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Neutral Zone Wrap: Better Get Youth To It

Evan Berofsky

Evan Berofsky

Evan Berofsky enjoys writing. Seriously. When heís not trying to shove hockey miscellany down your throat, he gets his kicks playing tournament Scrabble(TM). If you have anything to say about Evanís work (or need any hot word tips), feel free to contact him at eberofsky@yahoo.com or follow him on Twitter (@evanberofsky).


Struggling clubs have historically employed youth with greater frequency when they know the playoffs are out of reach. But it seems as if more teams nowadays have copied the same approach regardless of record. It's almost as if they realize that capable bodies and fresh legs late in the season will provide energy and allow workhorses to rest a little bit. Logic is a funny thing when it actually makes sense.

To follow last week's projected duds from here on in, here are their useful compatriots. Give any of these guys a try for the remainder of the season; you're guaranteed to do well*. It's no coincidence all are under the age of 30. We've even highlighted a couple teenagers for good measure.

(*WARNING: Guarantee not guaranteed.)

(NOTE: No goaltenders will be included due to the fact no repeat past recommendations are allowed and any remaining candidates don't exactly fit the criteria.)

Raphael Diaz, D, Vancouver

It's easy to get lost in Montreal when you're stuck behind the likes of P.K. Subban and Andrei Markov. Just ask Diaz, who looked to have set his career in motion during 2012-13 (14 points in 23 games, including eight power-play assists) before a concussion halted progress. The Habs deemed the Swiss blueliner expendable following a few healthy scratches and shipped him out West. Since arriving, Diaz made an immediate impact (scored and skated 25 minutes in his debut) and looks to have solidified a spot in the top-four D rotation. When he returns from the Olympics, expect him to continue on one of Vancouver's dangerous power-play units.

Lars Eller, F, Montreal

Eller's breakthrough last season (30 in 46) has hit a roadblock. The minutes may have increased (almost 17), but the numbers (including one in his last 17) have fallen off. An experiment on the wing produced negligible results (nothing in eight). Being third-line center isn't necessarily a hindrance, especially for someone with the talent and size to succeed. And Eller is still only 24, so his game is bound to mature in the near future. While it's a shame Denmark didn't qualify for Sochi, the kid should be able to use this free time to reenergize his body and strengthen his mind.

Dougie Hamilton, D, Boston

Don't blame Dougie for the seasonal slump (went 11 straight scoreless in November), with Torey Krug occupying the other coveted point on the Bruins' seventh-ranked power-play. A knee injury and a concussion - along with the rigors of a full season - have also played their part. However, since returning from the latter ailment, Hamilton has recovered his offensive touch (four in eight). With Boston competing for a top conference spot, it appears as though the now-healthy former Niagara IceDogs All-Star is being handed more responsibilities. And that can only enhance his value.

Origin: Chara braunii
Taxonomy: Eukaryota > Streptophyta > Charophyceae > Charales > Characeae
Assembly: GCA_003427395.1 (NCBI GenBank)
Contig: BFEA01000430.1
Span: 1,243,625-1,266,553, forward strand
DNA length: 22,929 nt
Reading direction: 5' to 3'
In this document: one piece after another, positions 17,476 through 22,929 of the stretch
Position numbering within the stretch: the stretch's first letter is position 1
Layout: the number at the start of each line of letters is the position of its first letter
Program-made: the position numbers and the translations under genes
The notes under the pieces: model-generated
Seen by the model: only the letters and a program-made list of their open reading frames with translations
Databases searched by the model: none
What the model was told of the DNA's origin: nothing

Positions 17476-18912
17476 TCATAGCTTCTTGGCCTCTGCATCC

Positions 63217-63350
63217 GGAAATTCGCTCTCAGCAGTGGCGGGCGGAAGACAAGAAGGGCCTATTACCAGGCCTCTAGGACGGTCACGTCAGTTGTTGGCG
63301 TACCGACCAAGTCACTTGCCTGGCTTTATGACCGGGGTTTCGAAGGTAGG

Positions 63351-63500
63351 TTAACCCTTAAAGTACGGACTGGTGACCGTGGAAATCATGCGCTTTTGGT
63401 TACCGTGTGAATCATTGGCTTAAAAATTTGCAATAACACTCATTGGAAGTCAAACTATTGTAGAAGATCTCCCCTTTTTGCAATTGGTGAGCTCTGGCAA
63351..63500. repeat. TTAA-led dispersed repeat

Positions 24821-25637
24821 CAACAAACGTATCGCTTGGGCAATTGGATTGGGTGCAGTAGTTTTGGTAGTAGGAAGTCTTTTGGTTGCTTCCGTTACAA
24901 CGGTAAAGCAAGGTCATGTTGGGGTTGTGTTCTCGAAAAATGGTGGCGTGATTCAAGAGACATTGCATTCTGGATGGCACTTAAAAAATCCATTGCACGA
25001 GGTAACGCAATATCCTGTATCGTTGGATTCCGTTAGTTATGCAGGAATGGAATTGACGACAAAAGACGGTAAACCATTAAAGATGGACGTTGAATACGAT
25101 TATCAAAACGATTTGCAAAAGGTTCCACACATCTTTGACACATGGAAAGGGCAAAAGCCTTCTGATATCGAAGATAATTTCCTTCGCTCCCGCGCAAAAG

Elias Lindholm, F, Carolina

With only two senior-level years under his belt, it wasn't expected that an 18-year old would crack the Hurricanes roster out of training camp. Lindholm more than exceeded expectations and was ready to go from Day 1. Unfortunately, the fifth selection last summer was only given spot duty (amassing seven in 21 while barely averaging 10 minutes), so his skills were better served in the AHL (three in six) and for Sweden at the WJHC (nine in six). Since being recalled in early January, Lindholm has grown into his expanded role (over 15 a night) and now apprentices under Jordan Staal on the second line and with older brother Eric on special teams.

Tomas Tatar, F, Detroit

The Detroit days of veterans leading the way may be over. While all of Pavel Datsyuk, Henrik Zetterberg, Daniel Alfredsson, and Johan Franzen have gone down for a significant portion in recent months, the next generation of Red Wings looks to be ready to handle the heavy load. Among them is Tatar, a Slovakian winger who earned himself MVP honors (21 in 24, including 16 goals) to help Grand Rapids take the 2013 Calder Cup. Gustav Nyquist may be producing at a healthy rate (24 in 33) and Tomas Jurco may serve as the flashy forward (three highlight goals in 19), but Tatar (seven in 18) should also enter the conversation if you are looking for a long-term prospect who can also be of service right now.

(Honorable mention: Cory Conacher, F, Ottawa; Sean Couturier, F, Philadelphia; Seth Jones, D, Nashville; Jamie McGinn, F, Colorado; Kris Versteeg, F, Chicago)